I was fourteen going on fifteen and moved into a ‘mansion’ in the backyard of ‘Que Pasa’ restaurant as I attended 10th Grade at International School Bangkok. Living in Nichada Thani was every bit like living in ‘Pleasantville’ (1998): it was a pristine community where every high school student owned a scooter and drove between compounds with not a single worry in the world. In school, what mattered most was getting an above 3.7 GPA, winning Airband and, of course, beating SAS at every IASAS competition. Whilst I don’t recall getting a 3.7 GPA (clearly the least important of the three mentioned above), the senior class of 2003 most definitely won Airband with a hugely popular rendition of ‘Be Our Guest’ from Disney’s Beauty and the Beast. I also managed to take home the gold with the girls’ varsity soccer team after beating SAS in the IASAS championship game in October of 2001 (thank you coach Albert and coach Duffy!). On September 11th 2001, Bangkok was, much like the rest of the world, in a state of shock. My limited knowledge of buildings and structures in the United States made me think airplanes had hit World Trade in Bangkok. Turning on the TV quickly resolved that confusion. With so many Americans as ISB the atmosphere quickly changed and there was definitely a sense of “could ISIS attack our school?” lingering around. Now that I’m thinking back I don’t remember that feeling lasting very long, but it did remind me of anthrax threats the school received… Thankfully, if my memory is correct, there was no anthrax. Life in Bangkok and at ISB at the turn of the 21st century was pretty good for teenagers. Looking back, I’m grateful for the experience, the teachers and the friendships made – friendships that have lasted for over two decades crossing multiple time-zones. To me, ISB built bridges that crossed cultures, friendships were made based on a joint experience of being in the same place at the same time regardless of where we came from. What I didn’t know then, but I do now, is recognize the privilege that came with attending ISB, and for that, I am forever thankful. Here’s to a very happy 70th anniversary….Go Panthers!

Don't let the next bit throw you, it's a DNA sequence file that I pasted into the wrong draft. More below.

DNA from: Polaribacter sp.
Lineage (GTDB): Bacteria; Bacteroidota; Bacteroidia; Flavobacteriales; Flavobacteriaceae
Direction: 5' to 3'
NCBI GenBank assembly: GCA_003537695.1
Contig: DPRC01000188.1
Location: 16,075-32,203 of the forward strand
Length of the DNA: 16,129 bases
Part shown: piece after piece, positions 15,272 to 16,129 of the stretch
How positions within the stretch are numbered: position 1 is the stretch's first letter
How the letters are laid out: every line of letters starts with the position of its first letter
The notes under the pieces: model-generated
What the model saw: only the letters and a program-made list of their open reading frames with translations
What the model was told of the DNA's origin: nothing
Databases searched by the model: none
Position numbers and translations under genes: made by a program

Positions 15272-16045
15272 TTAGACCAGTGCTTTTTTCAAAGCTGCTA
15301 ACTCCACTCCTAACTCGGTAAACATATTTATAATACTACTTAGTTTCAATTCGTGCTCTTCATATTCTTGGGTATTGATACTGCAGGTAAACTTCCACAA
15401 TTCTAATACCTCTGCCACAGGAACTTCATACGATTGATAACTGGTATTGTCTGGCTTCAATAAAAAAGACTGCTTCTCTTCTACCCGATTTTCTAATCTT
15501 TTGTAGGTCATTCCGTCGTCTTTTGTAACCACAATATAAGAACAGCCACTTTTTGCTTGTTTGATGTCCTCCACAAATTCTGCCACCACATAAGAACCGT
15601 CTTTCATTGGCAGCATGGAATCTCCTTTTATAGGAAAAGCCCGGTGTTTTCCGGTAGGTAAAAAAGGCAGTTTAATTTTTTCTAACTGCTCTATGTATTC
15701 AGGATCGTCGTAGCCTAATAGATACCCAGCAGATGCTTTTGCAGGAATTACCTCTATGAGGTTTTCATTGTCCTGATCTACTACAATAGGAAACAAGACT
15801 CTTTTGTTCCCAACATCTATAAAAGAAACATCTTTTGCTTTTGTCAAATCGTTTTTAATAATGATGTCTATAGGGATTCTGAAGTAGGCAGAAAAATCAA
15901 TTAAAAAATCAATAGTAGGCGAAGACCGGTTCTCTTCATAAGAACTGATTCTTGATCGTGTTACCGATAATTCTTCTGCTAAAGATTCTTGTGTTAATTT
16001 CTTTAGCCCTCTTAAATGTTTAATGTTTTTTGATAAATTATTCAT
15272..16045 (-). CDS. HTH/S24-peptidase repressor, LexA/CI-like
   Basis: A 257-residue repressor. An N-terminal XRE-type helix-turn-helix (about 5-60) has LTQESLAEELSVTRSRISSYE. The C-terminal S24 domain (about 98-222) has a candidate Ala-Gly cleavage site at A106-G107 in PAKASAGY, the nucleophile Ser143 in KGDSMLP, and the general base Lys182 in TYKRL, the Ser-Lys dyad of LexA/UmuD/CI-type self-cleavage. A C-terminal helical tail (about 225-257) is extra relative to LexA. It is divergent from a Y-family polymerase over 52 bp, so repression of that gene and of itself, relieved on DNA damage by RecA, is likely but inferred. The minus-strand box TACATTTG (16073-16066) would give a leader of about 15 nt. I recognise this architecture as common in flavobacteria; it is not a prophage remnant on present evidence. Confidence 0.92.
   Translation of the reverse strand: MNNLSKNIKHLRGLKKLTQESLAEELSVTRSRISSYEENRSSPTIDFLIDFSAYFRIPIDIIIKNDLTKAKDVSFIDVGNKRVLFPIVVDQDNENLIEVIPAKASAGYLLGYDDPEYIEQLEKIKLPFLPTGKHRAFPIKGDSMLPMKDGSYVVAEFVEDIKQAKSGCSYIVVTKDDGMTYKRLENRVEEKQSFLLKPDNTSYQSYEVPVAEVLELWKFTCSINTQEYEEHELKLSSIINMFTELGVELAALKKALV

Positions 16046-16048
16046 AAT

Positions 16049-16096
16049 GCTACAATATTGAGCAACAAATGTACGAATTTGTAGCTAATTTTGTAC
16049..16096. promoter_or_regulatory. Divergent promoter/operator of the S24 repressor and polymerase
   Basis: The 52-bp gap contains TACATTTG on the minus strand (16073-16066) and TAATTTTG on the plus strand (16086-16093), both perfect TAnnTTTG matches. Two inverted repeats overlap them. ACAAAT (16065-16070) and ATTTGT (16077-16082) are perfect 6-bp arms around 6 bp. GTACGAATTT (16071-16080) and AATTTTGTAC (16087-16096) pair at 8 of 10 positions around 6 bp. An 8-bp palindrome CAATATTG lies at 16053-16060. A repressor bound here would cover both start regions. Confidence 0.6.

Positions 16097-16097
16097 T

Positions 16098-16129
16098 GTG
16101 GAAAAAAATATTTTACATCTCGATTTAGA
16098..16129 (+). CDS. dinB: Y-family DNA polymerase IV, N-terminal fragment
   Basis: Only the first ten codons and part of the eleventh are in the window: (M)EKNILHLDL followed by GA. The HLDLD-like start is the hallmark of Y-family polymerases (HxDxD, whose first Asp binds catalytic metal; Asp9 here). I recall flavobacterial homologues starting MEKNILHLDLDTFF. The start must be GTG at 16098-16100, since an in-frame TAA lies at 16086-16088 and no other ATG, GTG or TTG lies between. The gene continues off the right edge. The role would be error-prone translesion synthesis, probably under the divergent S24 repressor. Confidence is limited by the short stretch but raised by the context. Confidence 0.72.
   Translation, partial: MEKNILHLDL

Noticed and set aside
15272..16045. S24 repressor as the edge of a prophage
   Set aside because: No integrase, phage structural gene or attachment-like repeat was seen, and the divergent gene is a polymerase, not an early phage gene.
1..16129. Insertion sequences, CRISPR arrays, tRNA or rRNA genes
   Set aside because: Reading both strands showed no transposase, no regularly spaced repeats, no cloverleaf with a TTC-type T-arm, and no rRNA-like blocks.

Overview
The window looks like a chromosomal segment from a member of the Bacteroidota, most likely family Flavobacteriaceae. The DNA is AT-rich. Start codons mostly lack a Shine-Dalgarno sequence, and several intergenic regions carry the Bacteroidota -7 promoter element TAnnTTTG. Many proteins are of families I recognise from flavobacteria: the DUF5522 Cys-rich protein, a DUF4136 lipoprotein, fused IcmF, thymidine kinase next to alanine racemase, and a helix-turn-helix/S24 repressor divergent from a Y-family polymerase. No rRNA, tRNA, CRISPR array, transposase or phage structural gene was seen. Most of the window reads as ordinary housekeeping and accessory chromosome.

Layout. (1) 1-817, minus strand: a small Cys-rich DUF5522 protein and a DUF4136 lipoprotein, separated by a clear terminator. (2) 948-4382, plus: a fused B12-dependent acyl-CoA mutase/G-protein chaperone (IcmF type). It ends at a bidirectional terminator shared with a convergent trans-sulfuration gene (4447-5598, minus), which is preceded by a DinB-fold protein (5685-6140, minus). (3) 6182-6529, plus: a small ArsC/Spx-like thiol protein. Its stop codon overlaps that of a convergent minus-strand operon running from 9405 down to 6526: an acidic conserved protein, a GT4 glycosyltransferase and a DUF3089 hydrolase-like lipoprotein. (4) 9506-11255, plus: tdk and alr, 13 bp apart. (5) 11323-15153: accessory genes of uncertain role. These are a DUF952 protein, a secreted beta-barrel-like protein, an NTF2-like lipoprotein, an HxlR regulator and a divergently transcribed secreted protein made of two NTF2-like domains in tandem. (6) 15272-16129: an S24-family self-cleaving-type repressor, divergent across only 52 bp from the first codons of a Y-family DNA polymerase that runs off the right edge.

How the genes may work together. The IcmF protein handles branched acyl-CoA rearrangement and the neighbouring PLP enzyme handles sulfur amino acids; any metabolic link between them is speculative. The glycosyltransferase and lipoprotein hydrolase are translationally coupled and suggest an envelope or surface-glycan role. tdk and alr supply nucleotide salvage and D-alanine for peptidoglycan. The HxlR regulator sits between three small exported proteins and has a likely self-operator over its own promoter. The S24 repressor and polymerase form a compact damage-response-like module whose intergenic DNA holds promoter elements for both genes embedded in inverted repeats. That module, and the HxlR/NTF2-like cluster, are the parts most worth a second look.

It was the beginning of summer in 1994, and as I once again said goodbye to classmates and teachers in Dubai, only one thought kept running through my mind:

Arbind (Binny) Bhatia Arbind (Binny) Bhatia attended ISB from 1994 through 1997 and graduated with the class of ’97. He is an investment banker and the award winning author of his novel, ‘Marriage in the Time of Corona.’ Married to Audy W. Bhatia, Binny is a Renaissance Man who is often seen performing his poetry with the musical backing of bands from around Southeast Asia. This is his story of his time at ISB.

‘The fifth school in four years. How the hell am I going to manage another move?’ Throughout middle school and to the beginning of high, it’s all I knew. The first Gulf War in 1990 had us misplaced; Kuwait to Los Angeles, Los Angeles to London, London to New York, and then New York to Dubai. ‘And now Bangkok’, I thought. The first fortnight of 10th grade at ISB had me a bit lost, wondering where I’d fit in given a new environment, and whom to approach for a chat which could lead to friendship. No luck during the school bus ride, nor lunch period or break, so I thought to put my head down into the books until the arrival of serendipity. As I sat in the front row of Health class one morning listening to a lecture on sex education my eyes were caught by the attendance monitor, a very pretty girl who I had seen around campus. As she was on her way after picking up the slip on the door, my attempt to focus attention back to the teacher was interrupted by a classmate sitting right next to me who had been also been observing the visitor.